Jacqueline Valencia: The Need for Lonely Women Film

‘The lonely man’ film is a term that I learned from writer/director Paul Schrader when he introduced Martin Scorsese’s Taxi Driver at the Royal Theatre in Toronto in 2013. Schrader penned the film during a deep and paranoid depressive state. As a woman, I identify with Travis Bickle’s awkwardness with...
Latest entries

David Antin: A List of the Delusions of the Insane

David Antin A List of the Delusions of the Insane: What They Are Afraid Of The list reproduced here from David Antin’s Code of Flag Behavior (Los Angeles: Black Sparrow, 1969) is an expansion of the catalog originally compiled by Thomas Smith Clouston of “actual examples of delusions of about 100 female melancholic patients” (“and...
Sina Queyras: The M Word

Sina Queyras: The M Word

WHAT WE WON’T TALK ABOUT WHEN WE TALK ABOUT MOTHERING When I first saw a Tweet announcing the impending publication of The M Word I Tweeted in response that if the book makes me laugh more than sigh, I would love it. The Tweet was half provocation, half earnest, but as I waded into the...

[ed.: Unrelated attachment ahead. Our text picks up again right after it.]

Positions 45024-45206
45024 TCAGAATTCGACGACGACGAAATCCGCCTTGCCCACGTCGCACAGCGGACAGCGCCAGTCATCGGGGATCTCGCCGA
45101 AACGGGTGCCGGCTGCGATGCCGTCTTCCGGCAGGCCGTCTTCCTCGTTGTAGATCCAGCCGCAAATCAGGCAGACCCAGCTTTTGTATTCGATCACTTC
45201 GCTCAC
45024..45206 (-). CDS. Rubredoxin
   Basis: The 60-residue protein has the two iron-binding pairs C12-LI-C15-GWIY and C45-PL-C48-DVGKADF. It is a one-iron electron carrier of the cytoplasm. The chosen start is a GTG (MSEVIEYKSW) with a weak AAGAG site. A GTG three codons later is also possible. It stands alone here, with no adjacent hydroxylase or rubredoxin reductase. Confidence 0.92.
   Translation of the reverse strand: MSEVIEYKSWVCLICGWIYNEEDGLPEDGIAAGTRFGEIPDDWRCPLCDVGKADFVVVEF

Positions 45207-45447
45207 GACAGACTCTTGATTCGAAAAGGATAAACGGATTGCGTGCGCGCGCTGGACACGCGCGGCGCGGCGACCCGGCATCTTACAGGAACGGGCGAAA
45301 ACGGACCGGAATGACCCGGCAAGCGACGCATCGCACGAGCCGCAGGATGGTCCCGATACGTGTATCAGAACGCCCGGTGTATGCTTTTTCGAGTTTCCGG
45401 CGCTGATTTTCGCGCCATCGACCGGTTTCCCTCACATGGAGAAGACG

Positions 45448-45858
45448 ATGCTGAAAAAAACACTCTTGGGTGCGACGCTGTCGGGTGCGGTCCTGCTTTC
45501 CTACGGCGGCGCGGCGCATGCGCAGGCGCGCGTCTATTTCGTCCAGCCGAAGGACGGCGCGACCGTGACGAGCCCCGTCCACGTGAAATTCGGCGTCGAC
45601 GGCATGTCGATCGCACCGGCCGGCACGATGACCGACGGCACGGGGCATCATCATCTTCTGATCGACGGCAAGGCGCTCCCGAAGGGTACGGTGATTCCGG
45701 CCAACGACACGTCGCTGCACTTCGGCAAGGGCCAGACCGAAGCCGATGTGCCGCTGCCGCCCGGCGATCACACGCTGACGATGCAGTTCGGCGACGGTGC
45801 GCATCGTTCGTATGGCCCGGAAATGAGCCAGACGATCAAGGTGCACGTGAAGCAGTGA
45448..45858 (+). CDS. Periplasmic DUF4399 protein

Kevin Walter: Five Poems

Kevin Walter: Five Poems

MILF Sonnet 5 Do not infringe upon her hot Joan of Arc fetish, mimetic fisherman—your namesake ghastly on the gentle flagstaff. A shrewd witness testifies against your fidelity, the blenders, libertine mainframes. Weatherman Ted needs his whiskers, after all. Henchmen debase pinwheels, hornets philander the redhead. This ethanol thermostat tells us the math was forewarned....